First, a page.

The Common Good

Sojourners

Gay and Transgender Inmates Invited to Lunch with Pope Francis During Prison Visit

When Pope Francis pays a visit to Naples March 21 he will have lunch with some 90 inmates at a local prison, a contingent that will reportedly include 10 from a section reserved for gay and transgendered prisoners, and those infected with the virus that causes AIDS.

The stopover at the Giuseppe Salvia Detention Center in Poggioreale, near Naples, was originally not scheduled to include lunch, according to a report from Tv2000, an Italian television network operated by the country’s Catholic bishops.

But the pope insisted on the meal, which will be prepared by the prisoners, some of whom will come from two other detention centers. The 90 were chosen by lottery from among 1,900 inmates, according to the Vatican Insider website .

Among the many innovations Francis has made since his election two years ago this month has been a new tone and approach to gay and transgender people.

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Justice Ginsburg Writes a Feminist Opinion for Passover

Rabbi Ruth Bader Ginsburg?

Not quite, but when a Jewish nonprofit asked the Supreme Court justice to write a biblical commentary for Passover, she agreed, and added a feminist twist: It would raise up the often overlooked women of the Exodus story.

Ginsburg, one of three Jews and three women on the high court, is known as a champion of women’s rights — but not for being particularly religious.

But Rabbi Lauren Holtzblatt, whom Ginsburg asked to help out with the commentary, said Ginsburg had a clear vision for the piece and knew exactly which biblical women she wanted to highlight from the iconic liberation story of the Book of Exodus.

“She has a Jewish soul, there is no question,” Holtzblatt, a rabbi at Adas Israel, a Conservative synagogue in Washington, D.C., said of Ginsburg.

“It’s in her. It’s deeply in her.”

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Lent: As Being Caught up in the Spirit of Forgiveness

In this Lent reflection, Grant and Uncle Graham Paulson talk about cultural genocide and forgiveness in the same breath. It is an honor to listen to someone who is possible of such a witness.

 

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An Open Letter to Franklin Graham

We don’t know what prompted Rev. Franklin Graham to log onto Facebook and pound out the words that lit a firestorm last week. But within one day, tens of thousands of his faithful followers liked and shared his short, patronizing post that called “Blacks, Whites, Latinos, and everybody else” to “Listen up” and tune in to his take on why so many black people have died at the hands of police officers recently. According to Graham, the problem is “simple.” It can be reduced to their lack of obedience and bad parenting.

By Monday morning, more than 80,000 people shared the post and almost 200,000 liked it. Sojourners’ Jim Wallis penned a strong response.

On Friday an evangelical pastor based in Oakland, Calif. (the birthplace of the Black Lives Matter movement), Dominique Gilliard, shared the post with a small diverse group of evangelical leaders who decided to craft a collective response. This open letter was crafted by the collective efforts of Rev. Leroy Barber (CCDA and Word Made Flesh), Gilliard (New Hope Oakland), Dr. Brian Bantum (Seattle Pacific University), Micky ScottBey Jones (Transform Network), Efrem Smith (World Impact) and me (Sojourners). We didn’t know if our words would resonate. We only knew the truth that we must speak in response to Graham’s outsized influence coupled with apparent ignorance. In the end, a broad representation of national evangelical leaders agreed to sign this letter to Graham as principal signatories.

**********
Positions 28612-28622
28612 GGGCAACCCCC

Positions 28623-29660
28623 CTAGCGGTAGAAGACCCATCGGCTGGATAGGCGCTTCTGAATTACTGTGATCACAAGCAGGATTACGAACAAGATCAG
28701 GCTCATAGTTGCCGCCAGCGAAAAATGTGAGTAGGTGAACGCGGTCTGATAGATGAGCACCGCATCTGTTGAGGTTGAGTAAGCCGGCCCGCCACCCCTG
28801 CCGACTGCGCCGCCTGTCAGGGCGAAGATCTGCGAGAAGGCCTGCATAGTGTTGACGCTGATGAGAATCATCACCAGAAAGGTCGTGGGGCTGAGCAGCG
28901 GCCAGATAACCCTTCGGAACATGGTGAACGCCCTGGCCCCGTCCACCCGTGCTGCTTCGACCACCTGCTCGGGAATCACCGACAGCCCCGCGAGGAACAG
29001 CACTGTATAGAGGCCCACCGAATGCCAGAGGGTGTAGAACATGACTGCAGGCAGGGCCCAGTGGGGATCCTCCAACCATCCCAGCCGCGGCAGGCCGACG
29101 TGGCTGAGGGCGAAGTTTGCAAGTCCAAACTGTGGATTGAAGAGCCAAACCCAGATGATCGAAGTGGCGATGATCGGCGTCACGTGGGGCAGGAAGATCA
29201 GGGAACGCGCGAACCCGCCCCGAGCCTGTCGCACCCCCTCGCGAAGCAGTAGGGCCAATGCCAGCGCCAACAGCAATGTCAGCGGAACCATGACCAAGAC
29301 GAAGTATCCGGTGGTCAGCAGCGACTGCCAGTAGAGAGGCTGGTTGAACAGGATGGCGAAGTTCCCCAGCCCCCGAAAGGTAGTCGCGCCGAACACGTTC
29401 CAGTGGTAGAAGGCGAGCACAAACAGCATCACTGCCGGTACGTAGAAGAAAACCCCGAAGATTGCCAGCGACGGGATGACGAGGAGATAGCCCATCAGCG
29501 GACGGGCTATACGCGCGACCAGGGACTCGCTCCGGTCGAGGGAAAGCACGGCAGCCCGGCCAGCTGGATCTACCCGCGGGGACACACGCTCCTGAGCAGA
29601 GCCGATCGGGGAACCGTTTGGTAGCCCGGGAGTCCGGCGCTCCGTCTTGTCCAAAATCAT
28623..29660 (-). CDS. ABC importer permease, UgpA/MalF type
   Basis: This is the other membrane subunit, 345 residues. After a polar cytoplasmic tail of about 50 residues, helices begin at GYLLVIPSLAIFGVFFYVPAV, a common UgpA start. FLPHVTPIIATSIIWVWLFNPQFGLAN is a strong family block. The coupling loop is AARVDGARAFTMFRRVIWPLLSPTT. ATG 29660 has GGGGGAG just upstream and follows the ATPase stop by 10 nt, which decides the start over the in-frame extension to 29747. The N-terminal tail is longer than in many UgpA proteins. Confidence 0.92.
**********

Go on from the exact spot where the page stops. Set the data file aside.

We invite you to read it, discuss it in your churches, and add your name to the many who say “No more!” We will not tolerate this type of flippant, patronizing commentary from faith leaders on critical issues that mean life and death for many in the body of Christ and in communities across America. We won’t tolerate it, even one more day. Rather, we invite all with open hearts to enter into dialogue — and to join us in the ministry of the gospel — the ministry of reconciliation.

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Being a Man, a la Paul

Paul teaches a bedrock unity in marriage. Both the Christian wife and husband are members of the Church which is Christ’s body (v30) and have further cemented this with particular devotion to union with each other (v31). Since we have this fundamental unity, a divisive gender identity in marriage or elsewhere is impossible to accept—it sets up barriers where Christ recognizes none.

As such, men inside or outside of marriage must follow Christ’s example in giving of themselves for others, particularly to those who rely and trust on them. This is why domestic violence is such a satanic perversion of masculinity: it replaces a protective, self-sacrificial love with a violent, domineering authority. A relationship which should point to Christ and the Church instead becomes controlled by power and violence.

Paul forces me to think differently about what it means to be a man. I need to reorient my actions in a way that recognizes that Christians, male and female, are all part of one body of Christ. That should push men, especially those in positions of authority, to a love that seeks to build up and to serve rather than domineer. That love, rather than a macho authority, is the true mark of a man.

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Presbyterian Church (USA) Approves Same-Sex Marriage Amendment

The Presbyterian Church (USA) approved an amendment to include same-sex relationships in its constitutional definition of marriage on March 17.
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What If Jesus Wasn’t the Answer?